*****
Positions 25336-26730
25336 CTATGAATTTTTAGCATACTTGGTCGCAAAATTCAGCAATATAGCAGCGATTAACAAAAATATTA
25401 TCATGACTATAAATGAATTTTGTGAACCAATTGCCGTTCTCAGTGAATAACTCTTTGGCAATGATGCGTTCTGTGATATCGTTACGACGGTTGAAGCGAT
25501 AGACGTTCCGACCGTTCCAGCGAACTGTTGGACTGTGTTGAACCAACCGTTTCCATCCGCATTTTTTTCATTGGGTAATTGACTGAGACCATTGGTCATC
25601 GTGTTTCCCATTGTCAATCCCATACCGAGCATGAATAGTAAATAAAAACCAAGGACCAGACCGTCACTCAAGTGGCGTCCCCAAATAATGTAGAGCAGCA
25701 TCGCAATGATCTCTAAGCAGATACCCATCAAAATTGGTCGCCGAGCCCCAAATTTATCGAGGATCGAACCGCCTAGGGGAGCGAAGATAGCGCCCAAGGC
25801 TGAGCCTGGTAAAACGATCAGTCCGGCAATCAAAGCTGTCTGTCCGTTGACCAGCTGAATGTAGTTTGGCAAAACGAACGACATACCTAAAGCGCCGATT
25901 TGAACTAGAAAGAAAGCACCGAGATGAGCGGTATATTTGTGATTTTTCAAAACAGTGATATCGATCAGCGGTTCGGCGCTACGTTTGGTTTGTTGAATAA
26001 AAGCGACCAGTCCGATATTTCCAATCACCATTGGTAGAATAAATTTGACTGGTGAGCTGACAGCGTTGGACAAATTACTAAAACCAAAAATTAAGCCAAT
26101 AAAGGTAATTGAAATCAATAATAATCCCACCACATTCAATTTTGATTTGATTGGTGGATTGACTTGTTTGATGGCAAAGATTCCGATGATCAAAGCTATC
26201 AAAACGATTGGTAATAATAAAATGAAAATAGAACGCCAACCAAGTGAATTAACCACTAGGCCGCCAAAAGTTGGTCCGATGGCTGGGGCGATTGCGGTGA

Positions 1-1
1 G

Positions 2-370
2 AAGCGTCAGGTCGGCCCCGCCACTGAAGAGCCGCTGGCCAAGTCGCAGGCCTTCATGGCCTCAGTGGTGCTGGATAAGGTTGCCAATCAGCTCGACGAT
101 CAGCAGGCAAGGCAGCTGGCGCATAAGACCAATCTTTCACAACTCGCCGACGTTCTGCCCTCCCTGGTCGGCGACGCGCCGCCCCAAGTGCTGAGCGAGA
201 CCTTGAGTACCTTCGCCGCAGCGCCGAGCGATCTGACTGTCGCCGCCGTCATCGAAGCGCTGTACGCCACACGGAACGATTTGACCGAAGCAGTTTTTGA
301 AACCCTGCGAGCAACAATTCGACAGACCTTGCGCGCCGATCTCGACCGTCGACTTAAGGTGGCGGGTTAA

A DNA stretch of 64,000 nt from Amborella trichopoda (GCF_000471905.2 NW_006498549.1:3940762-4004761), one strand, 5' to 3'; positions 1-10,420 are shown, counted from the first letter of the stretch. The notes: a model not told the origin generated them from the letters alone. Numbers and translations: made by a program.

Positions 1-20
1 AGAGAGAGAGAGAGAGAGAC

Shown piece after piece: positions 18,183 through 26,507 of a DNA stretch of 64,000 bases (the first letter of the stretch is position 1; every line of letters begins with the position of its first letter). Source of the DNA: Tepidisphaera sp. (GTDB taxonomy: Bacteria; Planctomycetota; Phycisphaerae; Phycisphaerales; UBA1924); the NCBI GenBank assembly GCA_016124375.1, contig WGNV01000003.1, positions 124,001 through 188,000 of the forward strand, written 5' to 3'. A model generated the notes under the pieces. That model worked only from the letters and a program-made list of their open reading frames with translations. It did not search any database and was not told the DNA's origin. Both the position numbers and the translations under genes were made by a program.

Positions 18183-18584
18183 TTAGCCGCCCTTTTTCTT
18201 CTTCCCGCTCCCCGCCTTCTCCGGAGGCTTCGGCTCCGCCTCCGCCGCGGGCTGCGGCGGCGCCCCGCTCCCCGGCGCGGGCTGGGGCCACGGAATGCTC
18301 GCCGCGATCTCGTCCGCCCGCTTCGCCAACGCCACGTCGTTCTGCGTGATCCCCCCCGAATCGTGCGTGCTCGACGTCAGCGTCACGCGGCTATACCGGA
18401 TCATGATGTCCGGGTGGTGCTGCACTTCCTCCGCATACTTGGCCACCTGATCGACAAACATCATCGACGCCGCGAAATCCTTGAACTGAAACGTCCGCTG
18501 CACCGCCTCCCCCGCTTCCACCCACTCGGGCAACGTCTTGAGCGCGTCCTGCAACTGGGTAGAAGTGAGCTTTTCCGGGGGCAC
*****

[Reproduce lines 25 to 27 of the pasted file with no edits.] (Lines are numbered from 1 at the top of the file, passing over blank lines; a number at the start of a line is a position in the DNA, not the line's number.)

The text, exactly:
18201 CTTCCCGCTCCCCGCCTTCTCCGGAGGCTTCGGCTCCGCCTCCGCCGCGGGCTGCGGCGGCGCCCCGCTCCCCGGCGCGGGCTGGGGCCACGGAATGCTC
18301 GCCGCGATCTCGTCCGCCCGCTTCGCCAACGCCACGTCGTTCTGCGTGATCCCCCCCGAATCGTGCGTGCTCGACGTCAGCGTCACGCGGCTATACCGGA
18401 TCATGATGTCCGGGTGGTGCTGCACTTCCTCCGCATACTTGGCCACCTGATCGACAAACATCATCGACGCCGCGAAATCCTTGAACTGAAACGTCCGCTG